Two more second-hand record shops I frequent regularly in London are in the process of closing their doors due to rent increases. The story is the same each time: the business is moving online as the only way to survive. We are rapidly approaching the time when you will only be able to buy online, so I thought I might establish an “LJC Boot camp”, to help everyone get match-fit for dealing with issues with buying second-hand records online, and on Ebay in particular.
“Hi, I’m a Search Engine. How may I not help you today”?
Wading through results of an Ebay search for original “Blue Note”, even after you have carefully customised to exclude CDs, 7 inch singles, new records, Buy It Now, and (forgive me) from Japan, it is still like searching for a pearl on a huge stony beach. Somewhere among all those re-issues are one or two original pressings, in decent condition, from a credible seller, whose current auction price is not already three times over your house limit. You just have to find them.
Ebay seller would like to meet naïve buyer, with a view to “e-commerce”
No getting away from it, buying and selling online is a battle of wits.
One record I spied typified the sort of ambiguous offerings you see in their hundreds, but its artful barefaced-cheek managed to entertain me long enough to adopt it for the introductory training course. But first, everyone has to introduced themselves to the group, and tell them one thing about themselves no one else knows.
Online Boot camp Day One
An Ebay seller is offering an L.P: “Lee Morgan “Indeed!”: This is a real life case, which auction closed yesterday, screencaptured below.
The sellers unspoken dialogue: I am going to tell you a lot of things to describe the content of the LP , like the track listing, which artists plays on it, where it was recorded, and such like. Everything you would get when buying a CD. I am NOT going to tell you anything important for buying a record that would allow you to put a value on it, like when it was manufactured and by whom. I am also not going to show you anything that would enable you to value it yourself, like letting you see the label or jacket detail. I’ll use a generic cover photo with the edges trimmed-off.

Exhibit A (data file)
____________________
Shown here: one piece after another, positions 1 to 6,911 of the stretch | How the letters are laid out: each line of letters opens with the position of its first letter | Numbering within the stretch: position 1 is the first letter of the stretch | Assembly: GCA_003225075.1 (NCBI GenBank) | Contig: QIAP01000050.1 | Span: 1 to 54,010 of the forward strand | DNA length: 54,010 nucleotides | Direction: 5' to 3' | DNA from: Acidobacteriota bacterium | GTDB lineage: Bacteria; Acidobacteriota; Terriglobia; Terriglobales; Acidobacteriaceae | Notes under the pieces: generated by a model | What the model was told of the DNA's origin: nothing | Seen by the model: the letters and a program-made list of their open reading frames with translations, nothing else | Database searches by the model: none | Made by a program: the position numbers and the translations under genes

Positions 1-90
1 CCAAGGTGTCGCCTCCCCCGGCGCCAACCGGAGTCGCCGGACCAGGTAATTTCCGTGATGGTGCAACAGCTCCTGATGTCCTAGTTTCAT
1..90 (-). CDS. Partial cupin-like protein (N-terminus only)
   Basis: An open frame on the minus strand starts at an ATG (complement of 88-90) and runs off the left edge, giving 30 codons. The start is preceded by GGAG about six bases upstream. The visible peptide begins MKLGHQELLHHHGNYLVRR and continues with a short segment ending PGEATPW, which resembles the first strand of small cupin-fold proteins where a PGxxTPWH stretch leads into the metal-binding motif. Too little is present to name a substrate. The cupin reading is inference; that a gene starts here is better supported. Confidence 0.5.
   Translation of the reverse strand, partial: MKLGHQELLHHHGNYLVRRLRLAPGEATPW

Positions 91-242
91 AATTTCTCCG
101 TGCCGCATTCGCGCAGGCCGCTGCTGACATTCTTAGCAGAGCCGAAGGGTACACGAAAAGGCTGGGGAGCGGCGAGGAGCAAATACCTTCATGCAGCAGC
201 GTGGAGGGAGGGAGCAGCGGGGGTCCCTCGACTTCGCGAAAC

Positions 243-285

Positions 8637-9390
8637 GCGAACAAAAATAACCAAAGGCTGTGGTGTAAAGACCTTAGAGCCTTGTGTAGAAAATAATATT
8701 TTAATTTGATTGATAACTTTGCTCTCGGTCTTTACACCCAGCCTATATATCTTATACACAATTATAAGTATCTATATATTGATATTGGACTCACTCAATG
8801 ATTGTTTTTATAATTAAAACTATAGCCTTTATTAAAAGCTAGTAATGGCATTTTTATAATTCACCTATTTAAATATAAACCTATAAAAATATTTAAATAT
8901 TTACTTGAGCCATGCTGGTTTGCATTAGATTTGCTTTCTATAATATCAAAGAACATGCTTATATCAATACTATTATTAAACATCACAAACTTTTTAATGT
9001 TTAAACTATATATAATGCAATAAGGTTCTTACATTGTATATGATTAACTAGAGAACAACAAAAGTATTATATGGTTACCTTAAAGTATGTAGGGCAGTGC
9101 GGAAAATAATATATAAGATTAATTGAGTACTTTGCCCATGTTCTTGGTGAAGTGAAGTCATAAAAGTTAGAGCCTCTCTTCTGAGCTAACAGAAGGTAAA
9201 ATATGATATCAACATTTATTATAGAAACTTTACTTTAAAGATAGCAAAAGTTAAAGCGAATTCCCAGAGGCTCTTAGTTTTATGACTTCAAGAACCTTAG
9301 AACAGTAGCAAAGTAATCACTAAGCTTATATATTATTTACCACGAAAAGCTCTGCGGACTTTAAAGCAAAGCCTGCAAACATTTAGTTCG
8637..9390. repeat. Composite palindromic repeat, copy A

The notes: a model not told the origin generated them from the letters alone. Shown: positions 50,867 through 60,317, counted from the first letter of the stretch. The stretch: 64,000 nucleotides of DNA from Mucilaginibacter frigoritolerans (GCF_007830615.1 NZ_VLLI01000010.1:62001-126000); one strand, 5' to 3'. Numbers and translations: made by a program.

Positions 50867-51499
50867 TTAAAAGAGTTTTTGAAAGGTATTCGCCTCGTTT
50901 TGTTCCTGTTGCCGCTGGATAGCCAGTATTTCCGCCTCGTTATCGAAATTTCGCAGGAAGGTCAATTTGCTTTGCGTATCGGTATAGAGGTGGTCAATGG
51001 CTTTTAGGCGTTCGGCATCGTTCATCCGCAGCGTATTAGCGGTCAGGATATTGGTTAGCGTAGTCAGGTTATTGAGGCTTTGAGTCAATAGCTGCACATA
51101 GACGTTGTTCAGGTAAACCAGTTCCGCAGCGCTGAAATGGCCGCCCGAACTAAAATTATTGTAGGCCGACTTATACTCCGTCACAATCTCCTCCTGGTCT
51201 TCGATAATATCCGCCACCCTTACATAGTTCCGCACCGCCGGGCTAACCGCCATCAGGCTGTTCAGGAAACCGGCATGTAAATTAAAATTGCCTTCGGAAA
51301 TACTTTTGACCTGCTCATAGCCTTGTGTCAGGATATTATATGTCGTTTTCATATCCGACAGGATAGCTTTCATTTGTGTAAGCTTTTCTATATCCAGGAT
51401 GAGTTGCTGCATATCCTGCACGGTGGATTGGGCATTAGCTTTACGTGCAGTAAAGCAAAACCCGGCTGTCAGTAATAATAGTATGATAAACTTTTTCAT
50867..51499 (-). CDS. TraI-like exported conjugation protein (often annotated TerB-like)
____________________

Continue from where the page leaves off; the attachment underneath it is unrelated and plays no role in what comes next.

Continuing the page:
“It’s in near mint condition!” And it is “Used” apparently. I bet if you were to ask you would get: ” I don’t know much about records, I’m selling it for a friend” Below is the value of auctions for the “real” Lee Morgan Indeed!, as battle-hardened collectors know only too well to their cost:
Amazingly, our cheeky Ebay seller has three bids, standing at £10, and seven minutes to go. I am sure those bidders know it is not an original pressing but all the same, by the time they have added the postage, they will have paid getting on for twice the shop price of a Scorpio, which is almost certainly what it is: a digital to vinyl transfer. The principle is what matters. The seller has not said anything wrong, it is all factually correct – they have just omitted to tell you it is a reissue. Not against any rules. If they had been really clever, they would have a start price of £100, implying it is an original. That is not against any rules either.
Extraordinarily, Ebay do not consider this misleading or fraud.
On the same basis as the Lee Morgan, you could sell a copy of the Mona Lisa, as long as you don’t say it is a copy or say it is the original.
Lee Morgan Indeed! Da Vinci Mona Lisa, Recorded at Van Gelder Studios Painted at Da Vinci Studio, Florence – in near mint condition!” Opening bid £10m.
Question to seller: Does it have the artist’s signature LdV at the bottom corner of the canvas please? Thanks for looking.
” Sorry, I don’t know much about art, I’m selling it for a friend. I’m afraid it’s packed up and ready to go, sorry. It’s a really nice painting“.